Lecture 2 discusses connection establishment. It begins by reviewing
the operation of TCP and showing how TCP connections are established,
and what factors influence the performance of connection establishment.
It considers the impact TLS and IPv6 on connection establishment, and
discusses the need for connection racing. And it reviews the idea of
peer-to-peer connection, and the difficulties network address translation
causes for peer-to-peer connection establishment. The lecture concludes
with a brief explanation of how NAT binding discovery, and the ICE
algorithm for peer-to-peer connection establishment, work.
The 1st part of this lecture reviews the operation of TCP.
It outlines the TCP service model, segment format, and
programming model. Then, it discusses how TCP connections
are established and considers the impact of network latency
on TCP connection establishment performance. It concludes
with a review of how this connection establishment latency
affects protocol design.
Slides for part 1
In this lecture, I’ll talk about the
problem of connection establishment in a fragmented
network, and discuss some issues that affect
the performance of TCP connection establishment and
There are five parts to this lecture.
In this first part, I’ll review the
TCP transport protocol and its programming model,
and talk about client-server connection establishment.
In the next part, I’ll discuss the
implications of Transport Layer Security, TLS,
and the use of IPv6 on connection establishment,
and show how these changes affect performance.
Following that, in part three,
I’ll talk about peer-to-peer connections and the impact of
network address translation.
Then, in the last two parts,
I’ll talk about some of the problems
caused by NATs, network address translation devices,
and outline how NAT traversal works.
To begin, I’ll briefly review the Transmission
Control Protocol, TCP. I’ll talk about the
purpose of TCP, then review the TCP
segment format, and the service model TCP
offers to applications.
Then, I’ll discuss how TCP connections
are written using the Berkeley sockets API.
TCP is currently the most widely used
transport protocol in the Internet.
A TCP connection provides a reliable,
ordered, byte stream delivery service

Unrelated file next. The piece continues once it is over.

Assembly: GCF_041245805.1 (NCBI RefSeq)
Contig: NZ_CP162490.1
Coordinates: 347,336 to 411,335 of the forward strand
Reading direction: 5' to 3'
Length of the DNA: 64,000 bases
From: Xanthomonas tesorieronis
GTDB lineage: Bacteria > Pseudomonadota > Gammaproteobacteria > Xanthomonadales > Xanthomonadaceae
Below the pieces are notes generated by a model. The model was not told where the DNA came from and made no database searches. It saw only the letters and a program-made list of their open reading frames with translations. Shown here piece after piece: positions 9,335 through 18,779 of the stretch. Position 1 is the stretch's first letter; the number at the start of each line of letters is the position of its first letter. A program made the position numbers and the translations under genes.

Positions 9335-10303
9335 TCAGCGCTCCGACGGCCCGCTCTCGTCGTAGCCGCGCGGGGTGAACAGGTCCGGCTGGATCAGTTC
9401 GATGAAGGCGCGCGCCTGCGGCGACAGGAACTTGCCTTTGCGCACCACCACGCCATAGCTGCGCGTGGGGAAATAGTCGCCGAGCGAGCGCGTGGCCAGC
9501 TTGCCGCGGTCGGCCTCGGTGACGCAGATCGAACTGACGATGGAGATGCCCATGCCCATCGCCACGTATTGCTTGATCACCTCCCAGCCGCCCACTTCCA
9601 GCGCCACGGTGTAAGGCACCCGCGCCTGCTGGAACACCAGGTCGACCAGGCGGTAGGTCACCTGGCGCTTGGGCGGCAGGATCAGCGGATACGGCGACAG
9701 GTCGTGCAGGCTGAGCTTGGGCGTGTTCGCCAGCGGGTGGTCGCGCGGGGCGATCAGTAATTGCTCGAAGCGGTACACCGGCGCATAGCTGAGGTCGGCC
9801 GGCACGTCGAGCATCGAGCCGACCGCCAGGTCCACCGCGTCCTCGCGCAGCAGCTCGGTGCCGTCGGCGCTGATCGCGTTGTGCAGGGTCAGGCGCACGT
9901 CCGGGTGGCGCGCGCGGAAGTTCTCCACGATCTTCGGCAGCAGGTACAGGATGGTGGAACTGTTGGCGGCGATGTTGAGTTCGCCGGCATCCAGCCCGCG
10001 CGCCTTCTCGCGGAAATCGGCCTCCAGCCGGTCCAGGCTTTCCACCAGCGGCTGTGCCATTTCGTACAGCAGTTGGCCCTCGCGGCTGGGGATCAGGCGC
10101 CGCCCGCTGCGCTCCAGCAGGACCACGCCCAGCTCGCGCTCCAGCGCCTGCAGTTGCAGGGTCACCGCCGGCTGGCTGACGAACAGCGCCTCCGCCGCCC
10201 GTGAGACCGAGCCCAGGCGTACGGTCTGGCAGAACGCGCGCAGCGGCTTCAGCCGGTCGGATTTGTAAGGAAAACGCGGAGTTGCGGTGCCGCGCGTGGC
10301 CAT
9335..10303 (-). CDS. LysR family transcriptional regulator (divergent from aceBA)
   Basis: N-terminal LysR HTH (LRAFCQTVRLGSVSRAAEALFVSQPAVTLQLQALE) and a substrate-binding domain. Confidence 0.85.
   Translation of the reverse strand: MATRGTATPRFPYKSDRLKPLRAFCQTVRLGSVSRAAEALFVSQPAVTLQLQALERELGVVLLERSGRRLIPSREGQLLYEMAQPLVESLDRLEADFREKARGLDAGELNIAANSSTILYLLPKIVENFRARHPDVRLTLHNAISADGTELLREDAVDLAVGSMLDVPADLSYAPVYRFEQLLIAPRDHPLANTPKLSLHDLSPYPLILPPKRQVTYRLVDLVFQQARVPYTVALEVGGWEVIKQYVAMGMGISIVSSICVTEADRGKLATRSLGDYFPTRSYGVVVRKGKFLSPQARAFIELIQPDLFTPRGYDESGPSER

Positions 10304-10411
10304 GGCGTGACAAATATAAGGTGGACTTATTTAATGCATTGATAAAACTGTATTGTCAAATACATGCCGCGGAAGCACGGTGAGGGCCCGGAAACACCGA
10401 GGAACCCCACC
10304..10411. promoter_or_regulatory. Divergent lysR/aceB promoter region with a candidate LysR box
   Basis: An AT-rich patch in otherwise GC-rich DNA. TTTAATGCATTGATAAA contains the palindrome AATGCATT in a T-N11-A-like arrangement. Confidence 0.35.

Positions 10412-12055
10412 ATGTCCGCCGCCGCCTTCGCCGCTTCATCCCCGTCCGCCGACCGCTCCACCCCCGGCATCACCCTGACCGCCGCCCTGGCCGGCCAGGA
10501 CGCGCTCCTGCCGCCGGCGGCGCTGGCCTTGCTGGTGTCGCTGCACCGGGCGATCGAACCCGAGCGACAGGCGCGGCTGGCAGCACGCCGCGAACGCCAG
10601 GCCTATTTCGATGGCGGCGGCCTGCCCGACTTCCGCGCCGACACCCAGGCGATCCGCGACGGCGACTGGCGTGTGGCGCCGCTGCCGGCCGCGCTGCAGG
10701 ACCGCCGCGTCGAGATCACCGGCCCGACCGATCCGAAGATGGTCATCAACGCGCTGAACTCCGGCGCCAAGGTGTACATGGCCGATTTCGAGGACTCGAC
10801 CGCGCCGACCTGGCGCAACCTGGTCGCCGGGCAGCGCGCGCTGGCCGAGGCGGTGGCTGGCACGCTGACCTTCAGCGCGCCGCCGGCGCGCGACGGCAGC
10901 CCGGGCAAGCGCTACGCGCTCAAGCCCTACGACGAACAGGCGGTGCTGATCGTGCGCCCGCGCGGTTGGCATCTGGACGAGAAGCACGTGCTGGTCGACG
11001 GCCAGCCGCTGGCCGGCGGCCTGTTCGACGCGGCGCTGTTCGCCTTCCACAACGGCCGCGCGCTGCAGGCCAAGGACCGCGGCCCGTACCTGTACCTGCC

that runs on the best-effort IP network.
Once a TCP connection is established,
an application can write a sequence of bytes
into the socket, representing the connection,
and TCP will deliver those bytes to the receiver,
reliably, and in the correct order.
If any of the IP packets containing TCP
segments are lost, the TCP stack
in the operating system will notice this,
and automatically retransmit the missing segments.
Similarly, if any of the IP packets
are delayed and arrive out of order,
the TCP stack will put the data
back into the correct order before delivering
it to the application.
Finally, TCP will adapt the speed
at which it sends the data
to match the available network capacity.
If the network is busy,
TCP will slow down the rate at which it sends data,
to fairly share the capacity between transmissions.
Similarly, if the network becomes idle,
TCP connections will speed up to use the spare capacity.
This process is known as congestion control,
and TCP implements sophisticated
congestion control algorithms.
We’ll talk more about TCP congestion control in Lecture 6.
Applications using TCP are unaware of retransmissions,
reordering, and congestion control.
They just see a socket,
into which they write a stream of bytes.
Those bytes are then delivered reliably to the receiver.
Internally, those bytes are split into TCP segments.
Each segment has a header added to it,
to identify the data.
The segment is placed inside the data part of an IP packet.
That IP packet is, in turn, put inside the
data part of a link layer frame,
and sent across the network.
The IP layer just sees a sequence
of TCP segments that it must deliver,
and is unaware of their contents.
Equally, TCP gives data segments to the
IP layer to deliver, and is unaware
whether the underlying network is Ethernet,
WiFi, optical fibre, or something else.
The diagram on the slide shows the
format of a TCP segment header,
inside an IPv4 packet.
Data is sent over the link in the order shown,
left-to-right, top-to-bottom, in the
payload part of a link layer frame.
The IP header is sent first,
then the TCP segment header,
then the TCP payload data.
Looking at the TCP segment header,
highlighted in green, we see that it
comprises a number of fields.
A TCP segment starts with the source
and destination port numbers.
The source port number identifies the socket that sent the
segment, while the destination port number identifies